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Modified motorcycles roll into Packard Museum

Bruce Williams, past organizer of the National Packard Museum's Vintage Motorcycle Exhibit, talks about a 1908 Crouch that is part of the 21st edition of the motorcycle show. (Staff photo / Andy Gray)

WARREN — Some people aren’t satisfied with a motorcycle straight off of the lot.

Collectors and motorcycle enthusiasts often modify those dealer purchases, restore damaged bikes that look like scrap metal to everyone else or build their own motorcycles from scratch.

The 21st Vintage Motorcycle Exhibit at the National Packard Museum celebrates those kinds of machines with “Roll Your Own,” which opens Saturday and runs through May 22.

“Last year when we were working on the exhibit ‘Two Wheels at the County Fair,’ we realize there were a lot of bikes that were highly modified, that guys got real crazy with,” museum Executive Director Mary Ann Porinchak said. “We decided to show off some of that creativity.

“The challenge was to find enough bikes, but once we started, they came out of the woodwork. It snowballed and had a life of its own, and there are some truly unique pieces that came about … One bike was built from the ground up from just a pile of parts. That shows a determination to ride and a fair amount of ingenuity.”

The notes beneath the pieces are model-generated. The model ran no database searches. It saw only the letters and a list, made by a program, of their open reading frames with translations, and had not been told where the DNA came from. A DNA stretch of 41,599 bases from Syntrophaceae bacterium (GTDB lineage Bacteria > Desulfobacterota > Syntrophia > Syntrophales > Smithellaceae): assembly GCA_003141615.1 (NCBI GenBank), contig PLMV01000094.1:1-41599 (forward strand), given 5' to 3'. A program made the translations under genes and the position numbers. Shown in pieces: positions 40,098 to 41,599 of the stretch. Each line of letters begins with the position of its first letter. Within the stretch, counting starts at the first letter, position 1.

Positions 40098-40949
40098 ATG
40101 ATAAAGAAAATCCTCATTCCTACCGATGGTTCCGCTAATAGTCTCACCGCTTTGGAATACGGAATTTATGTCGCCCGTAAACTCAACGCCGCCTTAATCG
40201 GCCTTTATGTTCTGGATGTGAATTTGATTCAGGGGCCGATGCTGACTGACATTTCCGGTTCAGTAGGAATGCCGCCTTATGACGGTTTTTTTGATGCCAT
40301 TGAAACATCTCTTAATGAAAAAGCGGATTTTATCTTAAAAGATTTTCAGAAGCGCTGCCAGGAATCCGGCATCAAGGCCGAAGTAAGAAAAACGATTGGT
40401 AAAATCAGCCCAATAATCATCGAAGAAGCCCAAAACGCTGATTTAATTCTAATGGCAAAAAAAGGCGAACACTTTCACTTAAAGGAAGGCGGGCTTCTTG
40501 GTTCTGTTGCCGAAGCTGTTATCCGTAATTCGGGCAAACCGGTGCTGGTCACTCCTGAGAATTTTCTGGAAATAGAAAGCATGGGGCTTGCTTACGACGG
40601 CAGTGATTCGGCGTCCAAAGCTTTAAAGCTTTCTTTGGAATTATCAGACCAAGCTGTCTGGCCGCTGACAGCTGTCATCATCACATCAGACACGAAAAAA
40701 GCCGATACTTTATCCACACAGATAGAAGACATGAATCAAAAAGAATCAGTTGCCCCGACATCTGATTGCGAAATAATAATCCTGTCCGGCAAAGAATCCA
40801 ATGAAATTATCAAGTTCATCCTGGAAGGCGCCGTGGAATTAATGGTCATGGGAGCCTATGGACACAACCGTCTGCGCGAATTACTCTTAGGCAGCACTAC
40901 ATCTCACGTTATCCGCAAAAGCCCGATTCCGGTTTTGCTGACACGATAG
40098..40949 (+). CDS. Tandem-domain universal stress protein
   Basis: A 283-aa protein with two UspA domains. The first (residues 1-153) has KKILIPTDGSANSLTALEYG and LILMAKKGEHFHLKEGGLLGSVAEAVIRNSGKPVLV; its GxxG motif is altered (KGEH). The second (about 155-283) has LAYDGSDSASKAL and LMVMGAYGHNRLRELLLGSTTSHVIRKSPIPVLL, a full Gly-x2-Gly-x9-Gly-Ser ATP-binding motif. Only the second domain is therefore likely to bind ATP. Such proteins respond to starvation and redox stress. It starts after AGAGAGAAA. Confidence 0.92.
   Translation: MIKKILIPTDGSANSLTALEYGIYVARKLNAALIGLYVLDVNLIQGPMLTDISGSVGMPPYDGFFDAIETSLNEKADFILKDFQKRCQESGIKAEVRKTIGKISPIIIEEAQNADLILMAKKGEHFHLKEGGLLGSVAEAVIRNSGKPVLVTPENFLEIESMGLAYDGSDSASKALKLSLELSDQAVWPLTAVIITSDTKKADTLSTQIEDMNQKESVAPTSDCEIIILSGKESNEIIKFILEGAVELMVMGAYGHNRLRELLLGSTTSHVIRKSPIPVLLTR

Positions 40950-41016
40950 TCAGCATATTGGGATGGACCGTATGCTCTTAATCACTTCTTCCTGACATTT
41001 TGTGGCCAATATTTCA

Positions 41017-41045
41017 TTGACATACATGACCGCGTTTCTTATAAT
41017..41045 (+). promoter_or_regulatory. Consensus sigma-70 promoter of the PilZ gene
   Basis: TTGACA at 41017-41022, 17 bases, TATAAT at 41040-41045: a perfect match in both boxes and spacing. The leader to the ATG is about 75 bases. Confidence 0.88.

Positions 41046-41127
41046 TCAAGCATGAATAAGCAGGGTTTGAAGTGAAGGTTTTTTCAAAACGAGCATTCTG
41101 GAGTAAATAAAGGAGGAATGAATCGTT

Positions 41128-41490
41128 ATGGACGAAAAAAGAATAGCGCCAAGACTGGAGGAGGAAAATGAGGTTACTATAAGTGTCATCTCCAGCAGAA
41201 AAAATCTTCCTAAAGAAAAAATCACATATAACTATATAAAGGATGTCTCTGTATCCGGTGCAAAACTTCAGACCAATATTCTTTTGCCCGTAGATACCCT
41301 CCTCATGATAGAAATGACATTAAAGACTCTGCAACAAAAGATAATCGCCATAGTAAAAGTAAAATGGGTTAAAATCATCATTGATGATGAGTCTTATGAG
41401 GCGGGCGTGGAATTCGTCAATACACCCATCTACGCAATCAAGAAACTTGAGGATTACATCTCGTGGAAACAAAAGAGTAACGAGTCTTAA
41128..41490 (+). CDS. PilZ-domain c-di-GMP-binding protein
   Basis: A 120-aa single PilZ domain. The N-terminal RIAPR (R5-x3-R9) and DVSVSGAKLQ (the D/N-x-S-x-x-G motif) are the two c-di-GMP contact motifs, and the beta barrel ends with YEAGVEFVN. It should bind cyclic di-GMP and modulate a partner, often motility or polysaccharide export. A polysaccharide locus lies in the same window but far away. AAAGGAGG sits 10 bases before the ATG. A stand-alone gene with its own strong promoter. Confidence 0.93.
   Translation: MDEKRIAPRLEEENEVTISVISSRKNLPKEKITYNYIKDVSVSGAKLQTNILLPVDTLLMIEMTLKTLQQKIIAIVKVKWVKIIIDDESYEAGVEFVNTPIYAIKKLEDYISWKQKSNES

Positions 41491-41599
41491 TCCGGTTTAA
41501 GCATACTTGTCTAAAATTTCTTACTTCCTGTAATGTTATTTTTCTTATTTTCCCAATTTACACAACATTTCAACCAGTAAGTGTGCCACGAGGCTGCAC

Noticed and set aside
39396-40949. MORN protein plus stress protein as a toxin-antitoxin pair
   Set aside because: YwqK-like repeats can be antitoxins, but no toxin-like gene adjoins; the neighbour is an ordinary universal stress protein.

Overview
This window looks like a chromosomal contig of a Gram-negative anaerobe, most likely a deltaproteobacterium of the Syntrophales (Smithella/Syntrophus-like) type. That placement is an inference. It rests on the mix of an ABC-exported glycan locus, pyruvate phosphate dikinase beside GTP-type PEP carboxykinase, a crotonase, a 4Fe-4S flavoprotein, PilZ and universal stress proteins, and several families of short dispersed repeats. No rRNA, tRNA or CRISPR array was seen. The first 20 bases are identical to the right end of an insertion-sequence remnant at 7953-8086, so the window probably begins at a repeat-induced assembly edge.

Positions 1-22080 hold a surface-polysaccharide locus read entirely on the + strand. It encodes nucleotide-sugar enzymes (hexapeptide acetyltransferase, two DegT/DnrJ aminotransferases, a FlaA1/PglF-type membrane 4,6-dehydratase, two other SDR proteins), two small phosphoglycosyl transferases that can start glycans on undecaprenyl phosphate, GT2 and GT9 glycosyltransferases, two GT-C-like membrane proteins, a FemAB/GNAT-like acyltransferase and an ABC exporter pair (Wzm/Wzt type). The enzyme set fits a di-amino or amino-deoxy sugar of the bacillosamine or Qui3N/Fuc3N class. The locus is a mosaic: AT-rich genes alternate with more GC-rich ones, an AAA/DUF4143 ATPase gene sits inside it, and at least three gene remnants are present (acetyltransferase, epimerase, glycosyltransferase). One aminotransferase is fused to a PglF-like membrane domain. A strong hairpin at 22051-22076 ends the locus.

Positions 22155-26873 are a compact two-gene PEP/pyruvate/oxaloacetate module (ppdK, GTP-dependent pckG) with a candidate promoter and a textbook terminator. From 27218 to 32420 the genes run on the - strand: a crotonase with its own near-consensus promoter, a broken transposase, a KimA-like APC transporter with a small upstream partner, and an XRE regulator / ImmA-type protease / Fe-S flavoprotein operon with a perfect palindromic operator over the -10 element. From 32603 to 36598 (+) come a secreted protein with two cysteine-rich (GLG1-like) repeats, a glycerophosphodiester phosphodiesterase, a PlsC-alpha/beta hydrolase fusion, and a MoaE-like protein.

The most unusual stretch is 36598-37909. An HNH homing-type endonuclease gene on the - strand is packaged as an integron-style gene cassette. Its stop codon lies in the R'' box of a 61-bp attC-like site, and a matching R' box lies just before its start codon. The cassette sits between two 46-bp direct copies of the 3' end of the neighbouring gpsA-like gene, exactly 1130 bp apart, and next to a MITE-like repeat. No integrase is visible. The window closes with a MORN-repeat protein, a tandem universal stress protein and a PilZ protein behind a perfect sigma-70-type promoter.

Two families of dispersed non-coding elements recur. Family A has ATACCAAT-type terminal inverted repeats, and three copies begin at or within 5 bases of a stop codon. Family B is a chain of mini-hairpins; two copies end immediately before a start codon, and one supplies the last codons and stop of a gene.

For the restorers, it’s a point of pride. Bruce Williams, a past organizer of the motorcycle show, has reconstructed several machines from most humble beginnings.

“People see you have half a motor (and ask), ‘What are you gonna do with that?’ I’ll build a bike,” Williams said. “They’ll say, ‘You’ll never do that,’ and a year and a half later, there it is.”

That doesn’t mean it’s easy. For one 1906 motorcycle he rebuilt, Williams had to hire a guy in Holland who could build the rims and back pulley he needed. Since that kind of rim was outlawed in the U.S. in the 1930s, the guy in Holland wouldn’t ship it to Williams directly. The parts were shipped to England and then to the U.S., and Williams had to pay duty fees on the parcel twice.

“I had $2,000 (invested) in two bare unfinished rims and a pulley, but it was the only guy I could find in the world who could make it for me,” Williams said.

For another restoration, he found a photograph of the motorcycle model when it was for sale in England. He knew the size of the rims, so he had the photo blown up to actual size and used it to create the bike’s frame and the other parts he needed.

A full list of the motorcycles usually is included with the preview story, but some of machines on display truly are one of a kind. One was built around 1922 Villiers frame. Another was assembled from parts from various Triumph motorcycles from the late 1960s and early ’70s and started with a single bolt.

Some of the motorcycles featured this year are a 1902 Sylvester & Jones, 1905 Riddle (with a Thor motor), 1908 Crouch, 1912 Indian Beltdrive, 1922 Agricycle, 1923 Douglas Model W, 1928 Indian Scout, 1949 Harley Panhead, 1951 Vincent black Shadow, 1954 BMW R-25/3, 1967 Triumph T-100R, 1968 Triumph T-100C, 1971 BSA Diesel 2 cylinder, 1971 BSA-A65 Lightning, 1974 Triumph T140V, 1974-75 Penton Custom, 1976 Yamaha TT 500 Hill Climber, 1976 GS750 Suzuki, 1984 BMW R80 RT and 1996 Buell ST Lightning.